Is headache a symptom of the coronavirus disease?

headache in coronavirus

CORONAVIRUS’s latest update in new instances comprises 52,000 people testing positive for COVID-19 in the united kingdom and a total of 5,373 cases of departure in the virus. With these dire figures, the requirement to know about symptoms that are possible is vital. Is a headache a symptom of COVID-19?

Internet searches on headaches as a possible symptom have skyrocketed. In fact, OnBuy’s medical department reported hunts to include 4,45% increase in searches for COVID-19 headaches, 2,90 increase in searches for”is an aggravation that a sign of coronavirus, 2,85 increase in searches for”headache sign of coronavirus plus a staggering 250 percent growth in searches for”tension headache relief”.

According to the World Health Organisation (WHO), the most common reported symptoms of COVID-19 to include fever, tiredness and a dry cough.

Some individuals have reported aches and pains, nasal congestion, diarrhea, runny nose, sore throat, abdominal pain and a loss of smell and taste.

Internet searches have seen an increase in Britons asking about another possible symptom of COVID-19. Are headaches a possible symptom warning?

A report of this WHO-China Joint Mission on Coronavirus Disease 2019 looked at symptoms of C0VID-19 in detail. The WHO report stated: “Individuals with COVID-19 normally develop symptoms and signs, such as mild respiratory symptoms and fever, on an average of five to six days after infection.

“Many people infected with COVID-19 virus have mild illness and recover.

“Approximately 80 percent of laboratory-confirmed patients have experienced mild to moderate illness, which includes non-pneumonia and pneumonia cases.

“Asymptomatic disease has been reported, but the majority of the relatively rare cases that are asymptomatic about the date of the report went on to develop the disease.

“The proportion of truly asymptomatic infection is unclear but appears to be relatively rare and does not seem to be a significant driver of transmission”

WHO noted: “Symptoms of COVID-19 are non-specific and the disease presentation can vary from no symptoms to severe pneumonia and death.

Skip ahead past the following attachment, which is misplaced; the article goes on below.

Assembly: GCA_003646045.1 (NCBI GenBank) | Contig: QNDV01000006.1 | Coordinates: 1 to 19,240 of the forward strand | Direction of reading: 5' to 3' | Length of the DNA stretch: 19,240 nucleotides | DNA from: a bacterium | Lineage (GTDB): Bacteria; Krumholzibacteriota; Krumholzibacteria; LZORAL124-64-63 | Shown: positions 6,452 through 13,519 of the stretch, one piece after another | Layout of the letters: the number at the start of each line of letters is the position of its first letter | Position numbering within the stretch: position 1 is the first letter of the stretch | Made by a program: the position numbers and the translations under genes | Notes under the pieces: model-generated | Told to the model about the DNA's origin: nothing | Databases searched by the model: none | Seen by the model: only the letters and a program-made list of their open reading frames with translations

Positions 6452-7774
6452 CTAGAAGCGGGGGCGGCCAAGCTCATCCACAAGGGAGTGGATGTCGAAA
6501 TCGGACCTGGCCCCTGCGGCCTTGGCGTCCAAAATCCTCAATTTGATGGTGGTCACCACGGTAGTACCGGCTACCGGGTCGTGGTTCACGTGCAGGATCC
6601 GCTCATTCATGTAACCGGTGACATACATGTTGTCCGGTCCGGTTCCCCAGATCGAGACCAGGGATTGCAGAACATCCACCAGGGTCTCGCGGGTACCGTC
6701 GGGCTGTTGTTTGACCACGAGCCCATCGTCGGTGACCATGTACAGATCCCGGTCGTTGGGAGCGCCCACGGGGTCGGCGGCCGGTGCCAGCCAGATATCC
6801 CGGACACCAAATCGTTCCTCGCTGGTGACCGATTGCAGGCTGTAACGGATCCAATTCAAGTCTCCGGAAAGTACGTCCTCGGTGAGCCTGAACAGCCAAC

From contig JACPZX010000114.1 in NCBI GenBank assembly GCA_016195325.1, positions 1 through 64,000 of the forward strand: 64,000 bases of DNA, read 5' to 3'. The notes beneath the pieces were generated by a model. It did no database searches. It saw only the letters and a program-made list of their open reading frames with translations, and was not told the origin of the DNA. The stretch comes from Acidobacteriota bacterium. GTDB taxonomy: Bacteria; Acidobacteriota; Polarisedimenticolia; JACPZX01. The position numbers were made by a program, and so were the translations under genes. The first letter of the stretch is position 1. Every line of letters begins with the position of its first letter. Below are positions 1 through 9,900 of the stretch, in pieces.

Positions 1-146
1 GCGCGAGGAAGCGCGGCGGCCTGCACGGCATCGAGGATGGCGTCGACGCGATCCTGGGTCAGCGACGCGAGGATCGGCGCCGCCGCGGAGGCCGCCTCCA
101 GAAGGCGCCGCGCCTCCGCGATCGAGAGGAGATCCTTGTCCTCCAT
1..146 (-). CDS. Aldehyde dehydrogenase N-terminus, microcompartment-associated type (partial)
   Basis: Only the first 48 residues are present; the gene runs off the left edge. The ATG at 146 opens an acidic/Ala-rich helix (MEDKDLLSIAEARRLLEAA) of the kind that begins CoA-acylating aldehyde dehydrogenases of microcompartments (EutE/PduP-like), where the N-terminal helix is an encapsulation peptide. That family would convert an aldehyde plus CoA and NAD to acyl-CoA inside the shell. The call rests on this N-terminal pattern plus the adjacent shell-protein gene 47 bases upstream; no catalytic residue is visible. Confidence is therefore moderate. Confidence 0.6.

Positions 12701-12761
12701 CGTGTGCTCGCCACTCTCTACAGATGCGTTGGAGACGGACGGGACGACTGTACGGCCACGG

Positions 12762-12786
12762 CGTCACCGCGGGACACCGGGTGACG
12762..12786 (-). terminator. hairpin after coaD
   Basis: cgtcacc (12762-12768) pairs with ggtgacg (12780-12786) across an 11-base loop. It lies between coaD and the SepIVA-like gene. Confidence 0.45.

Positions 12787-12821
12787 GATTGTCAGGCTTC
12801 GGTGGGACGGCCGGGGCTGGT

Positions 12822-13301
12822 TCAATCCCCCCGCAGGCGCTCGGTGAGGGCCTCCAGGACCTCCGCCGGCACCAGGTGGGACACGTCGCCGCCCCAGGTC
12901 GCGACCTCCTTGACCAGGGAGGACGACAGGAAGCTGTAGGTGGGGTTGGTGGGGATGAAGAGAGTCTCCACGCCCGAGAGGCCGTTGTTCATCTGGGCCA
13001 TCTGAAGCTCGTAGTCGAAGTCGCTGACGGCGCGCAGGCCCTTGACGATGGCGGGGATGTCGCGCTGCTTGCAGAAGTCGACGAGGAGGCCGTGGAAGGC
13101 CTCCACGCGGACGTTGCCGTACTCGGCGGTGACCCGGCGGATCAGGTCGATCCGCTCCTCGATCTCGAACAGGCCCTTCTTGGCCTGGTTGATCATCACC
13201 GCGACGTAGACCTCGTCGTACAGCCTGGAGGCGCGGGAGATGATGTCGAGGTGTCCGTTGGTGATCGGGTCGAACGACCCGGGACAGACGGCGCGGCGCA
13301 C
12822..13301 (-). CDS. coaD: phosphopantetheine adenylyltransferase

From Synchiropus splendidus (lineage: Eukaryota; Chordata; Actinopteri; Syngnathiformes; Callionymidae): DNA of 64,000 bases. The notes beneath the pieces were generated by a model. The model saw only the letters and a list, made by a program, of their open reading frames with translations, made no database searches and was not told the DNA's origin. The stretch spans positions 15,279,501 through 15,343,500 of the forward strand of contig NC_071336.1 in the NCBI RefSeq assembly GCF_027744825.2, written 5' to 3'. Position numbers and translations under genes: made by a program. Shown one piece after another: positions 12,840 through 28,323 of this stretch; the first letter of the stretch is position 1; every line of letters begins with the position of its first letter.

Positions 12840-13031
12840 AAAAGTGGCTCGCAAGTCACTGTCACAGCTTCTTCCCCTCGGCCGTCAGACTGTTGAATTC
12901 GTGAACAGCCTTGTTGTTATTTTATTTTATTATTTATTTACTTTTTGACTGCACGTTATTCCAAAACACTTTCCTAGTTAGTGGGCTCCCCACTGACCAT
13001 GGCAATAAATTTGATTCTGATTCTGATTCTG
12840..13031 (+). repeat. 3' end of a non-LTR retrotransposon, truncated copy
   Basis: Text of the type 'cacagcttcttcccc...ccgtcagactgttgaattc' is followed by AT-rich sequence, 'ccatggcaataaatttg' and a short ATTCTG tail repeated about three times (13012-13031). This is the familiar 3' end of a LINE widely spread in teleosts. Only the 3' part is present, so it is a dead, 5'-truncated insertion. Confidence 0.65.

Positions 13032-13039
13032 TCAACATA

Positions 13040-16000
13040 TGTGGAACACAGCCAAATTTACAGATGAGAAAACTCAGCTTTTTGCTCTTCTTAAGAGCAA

“At 20 February 2020 and 12 according to 55924 laboratory-confirmed cases, typical symptoms and signs include fever (87.9 percent), dry cough (67.7 percent), exhaustion (38.1 percent), sputum production (33.4 percent), shortness of breath (18 percent), sore throat (13.9 percent) and headaches (13.6 percent).”

Confirming that headaches could possibly be a symptom of COVID-19.

The NHS has not verified as formal symptom headaches.

That said, internet searches on the subject have seen a significant increase.

Dr. William Li said: “Many viruses, from the ones that cause the frequent cold to the flu to COVID-19, cause the body to react in ways that try to ruin the disease.

“One response is that immune cells release proteins called cytokines that cause inflammation, fever, and fatigue. Along with these reactions may come a headache.”

As with symptoms, headaches can be due to a variety of health ailments.

Tension headache relief could be treated by drinking the necessary two liters of water.

Another way to alleviate tension headaches is by decreasing the time spent on digital goods.

Advisor at Doctor Doctor, GP and dr Aragona Giuseppe provided regarding why more Britons are experiencing headaches of late some guidance.

Dr. Giuseppe said: “It is no secret that overexposure to screens can lead to cluster headaches as well as problems with eyesight.

“Now we are all working from house and spending much more time behind displays these headaches will likely increase.

Dr. Guiseppe advises how to ease stress headaches and explained: “One thing you can do that might help prevent these types of screen-related headaches are to invest in blue light blocking glasses.

“Blue light obstructing glasses have filters within their lenses that may either block or absorb blue light in addition to UV light from getting through.

“Other things you can do is restrict screen time, making sure you are taking regular breaks from work and also make full use of your daily exercise break”

If the headache is still happening, it’s imperative to monitor any potential COVID-19 symptoms and take the measures of self-isolating and taking it easy.

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